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According to the World Health Organization, at least 2.8 million people die every year as a result of being overweight or obese. Poor diets and sedentary lifestyles are regularly viewed as the main contributor to the obesity epidemic. However, a recent study has revealed an unlikely suspect – plastic.

Is Plastic Causing an Obesity Epidemic?

The endocrine system in the body helps to regulate appetite, metabolism, and weight, among others. As such, endocrine disruptors are regularly studied due to their ability to affect our health. One of the most commonly known endocrine disruptors is Bisphenol A (BPA), which can be found in plastics.

However, there are thousands of chemicals found in plastic that have yet to be identified. As such, their effect on our health is unknown. Therefore, researchers from the Norwegian University of Science and Technology in Trondheim decided to delve into this.

Photo by FLY:D on Unsplash

For the study, the researchers used methanol to extract chemicals from 34 everyday products. Over 55 000 chemical features were identified, including 629 known substances, and the results revealed something very weighty.

What did the study find?

“Given the potency of the extracted mixtures and considering our close and constant contact with plastics, our results support the idea that plastic chemicals can contribute to an obesogenic environment and, thus, the obesity pandemic.” Völker, 2022

According to the findings, which were published in the journal Environmental Science & Technology, 11 of the identified chemicals were found to disrupt metabolism. In fact, these chemicals were found to be reprogramming stem cells to become fat cells, which then multiplied, introducing more fat.

The researchers found detected these substances in about one-third of the products they analyzed, including bottles of shower gel, shampoo, conditioner, trash can liners, freezer bags, kitchen sponges, and water bottles.

Chances are that you may want to scourge your home of any and all plastic. However, it should be noted that the study was done in vitro, not in vivo. What’s more, the causative chemicals remain unknown. Therefore, it is hard for the researchers to acknowledge the results as definitive. As such, future research is needed to support their findings.

Plastic-free living

Yes, more research is needed to understand the effect of plastic on our weight. However, that doesn’t mean that plastic isn’t still the enemy.

Previous research has linked chemicals found in plastic to be endocrine disruptors, which in turn increases the risk for cancer, diabetes, reproductive disorders, and neurological damage in fetuses and children (1).

In addition to harming human health, plastic is also accelerating the effects of climate change, with plastic waste being responsible for almost 4% of the world’s total greenhouse gas emissions.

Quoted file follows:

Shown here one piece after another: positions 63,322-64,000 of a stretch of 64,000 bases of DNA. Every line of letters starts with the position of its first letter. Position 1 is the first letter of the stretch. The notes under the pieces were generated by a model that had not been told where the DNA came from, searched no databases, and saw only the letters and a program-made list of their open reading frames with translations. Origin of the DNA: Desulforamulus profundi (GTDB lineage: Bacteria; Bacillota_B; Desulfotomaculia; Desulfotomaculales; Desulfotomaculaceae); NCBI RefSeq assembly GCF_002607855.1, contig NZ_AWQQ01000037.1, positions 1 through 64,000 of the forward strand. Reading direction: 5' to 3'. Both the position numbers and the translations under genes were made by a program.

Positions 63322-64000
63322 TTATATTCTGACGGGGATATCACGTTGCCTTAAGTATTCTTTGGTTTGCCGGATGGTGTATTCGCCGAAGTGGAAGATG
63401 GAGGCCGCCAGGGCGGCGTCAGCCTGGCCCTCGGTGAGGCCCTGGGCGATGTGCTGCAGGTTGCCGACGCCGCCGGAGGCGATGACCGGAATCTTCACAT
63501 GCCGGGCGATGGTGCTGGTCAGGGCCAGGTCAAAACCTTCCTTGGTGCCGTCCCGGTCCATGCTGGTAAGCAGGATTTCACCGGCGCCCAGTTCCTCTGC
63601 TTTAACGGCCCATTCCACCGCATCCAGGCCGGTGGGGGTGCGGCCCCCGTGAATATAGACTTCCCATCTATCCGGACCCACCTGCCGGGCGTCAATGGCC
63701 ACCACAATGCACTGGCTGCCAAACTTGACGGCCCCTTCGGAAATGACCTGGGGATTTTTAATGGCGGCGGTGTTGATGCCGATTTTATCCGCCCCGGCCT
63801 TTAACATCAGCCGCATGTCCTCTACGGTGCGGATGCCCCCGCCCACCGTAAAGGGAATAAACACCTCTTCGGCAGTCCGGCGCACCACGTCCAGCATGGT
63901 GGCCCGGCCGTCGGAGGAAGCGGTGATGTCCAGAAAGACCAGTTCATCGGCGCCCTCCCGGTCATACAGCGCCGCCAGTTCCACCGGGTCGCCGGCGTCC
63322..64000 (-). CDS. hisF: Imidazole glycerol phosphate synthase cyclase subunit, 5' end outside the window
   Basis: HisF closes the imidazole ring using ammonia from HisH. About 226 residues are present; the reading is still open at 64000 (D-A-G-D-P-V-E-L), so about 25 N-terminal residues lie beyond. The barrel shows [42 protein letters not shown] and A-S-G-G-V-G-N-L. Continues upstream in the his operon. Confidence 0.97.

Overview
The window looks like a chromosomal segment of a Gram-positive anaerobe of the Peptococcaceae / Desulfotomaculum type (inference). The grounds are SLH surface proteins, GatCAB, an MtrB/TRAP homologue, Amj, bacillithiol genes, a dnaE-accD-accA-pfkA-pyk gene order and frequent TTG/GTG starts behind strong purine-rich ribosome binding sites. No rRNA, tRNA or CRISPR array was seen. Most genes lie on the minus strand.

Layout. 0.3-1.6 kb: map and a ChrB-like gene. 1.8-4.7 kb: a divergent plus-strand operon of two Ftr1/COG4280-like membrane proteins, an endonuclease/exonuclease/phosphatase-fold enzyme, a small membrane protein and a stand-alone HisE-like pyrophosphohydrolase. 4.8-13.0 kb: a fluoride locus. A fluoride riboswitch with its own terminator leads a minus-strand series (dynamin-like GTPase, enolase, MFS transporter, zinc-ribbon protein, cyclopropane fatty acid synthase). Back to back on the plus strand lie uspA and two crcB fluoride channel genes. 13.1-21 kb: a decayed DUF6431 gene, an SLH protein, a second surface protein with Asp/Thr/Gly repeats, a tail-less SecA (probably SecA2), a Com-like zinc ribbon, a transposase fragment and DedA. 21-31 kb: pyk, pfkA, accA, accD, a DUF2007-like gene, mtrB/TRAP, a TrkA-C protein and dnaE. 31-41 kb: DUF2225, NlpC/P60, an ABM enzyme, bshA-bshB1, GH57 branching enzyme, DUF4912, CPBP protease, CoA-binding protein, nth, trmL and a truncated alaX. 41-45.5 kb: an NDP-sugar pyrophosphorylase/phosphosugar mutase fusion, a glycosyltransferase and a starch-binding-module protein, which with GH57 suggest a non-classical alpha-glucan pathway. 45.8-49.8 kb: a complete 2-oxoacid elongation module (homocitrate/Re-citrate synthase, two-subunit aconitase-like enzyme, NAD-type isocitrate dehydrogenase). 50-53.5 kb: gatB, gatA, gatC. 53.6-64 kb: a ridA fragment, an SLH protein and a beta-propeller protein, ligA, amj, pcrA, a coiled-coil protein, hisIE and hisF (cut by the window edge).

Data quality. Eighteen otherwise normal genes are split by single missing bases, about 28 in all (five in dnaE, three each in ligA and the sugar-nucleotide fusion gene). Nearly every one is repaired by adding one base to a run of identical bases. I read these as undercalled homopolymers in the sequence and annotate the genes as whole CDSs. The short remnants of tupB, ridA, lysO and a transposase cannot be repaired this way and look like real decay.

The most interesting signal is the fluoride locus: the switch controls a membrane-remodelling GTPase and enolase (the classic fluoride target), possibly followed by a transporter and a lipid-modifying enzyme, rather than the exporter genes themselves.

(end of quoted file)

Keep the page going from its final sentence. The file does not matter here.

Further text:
The reality is that we need to find ways to start moving towards a plastic-free society. While it may take some time, it is possible.

Tips to reduce your plastic waste footprint include:
  • Stop using plastic straws and buy reusable stainless steel or glass straw
  • Use a reusable produce bag.
  • Give up gum. Gum is made of synthetic rubber, aka plastic.
  • Buy boxes instead of bottles.
  • Buy food from bulk bins and fill in a reusable bag or container.
  • Reuse containers to store leftovers or shop in bulk.
  • Use a reusable bottle or mug for your beverages.
  • Bring your own container for take-out
  • Use matches instead of disposable plastic lighters, or invest in a refillable metal lighter.
  • Avoid buying frozen foods because their packaging is mostly plastic.
belly fat

Tackling the obesity epidemic

Even in 2022, obese and overweight patients are still often stigmatized, even by healthcare professionals. The fact of the matter is that obesity treatment is complex and requires compassion.


Völker, J., Ashcroft, F., Vedøy, Å., Zimmermann, L., & Wagner, M. (2022). Adipogenic Activity of Chemicals Used in Plastic Consumer Products. Environmental science & technology, 10.1021/acs.est.1c06316. Advance online publication.

Pie Mulumba

Pie Mulumba

Pie Mulumba is a beauty and wellness writer who has a passion for poetry, equality, natural hair, and skin-care. With a journalism degree from Pearson's Institute of Higher Education, and identifiable by either her large afro or colorful locks, Pie aspires to continuously provide the latest information, be it beauty or wellness, on how one can adopt a healthy lifestyle on a day-to-day basis.

The content in this editorial is for general information only and is not intended to provide medical or other professional advice. For more information on your medical condition and treatment options, speak to your healthcare professional.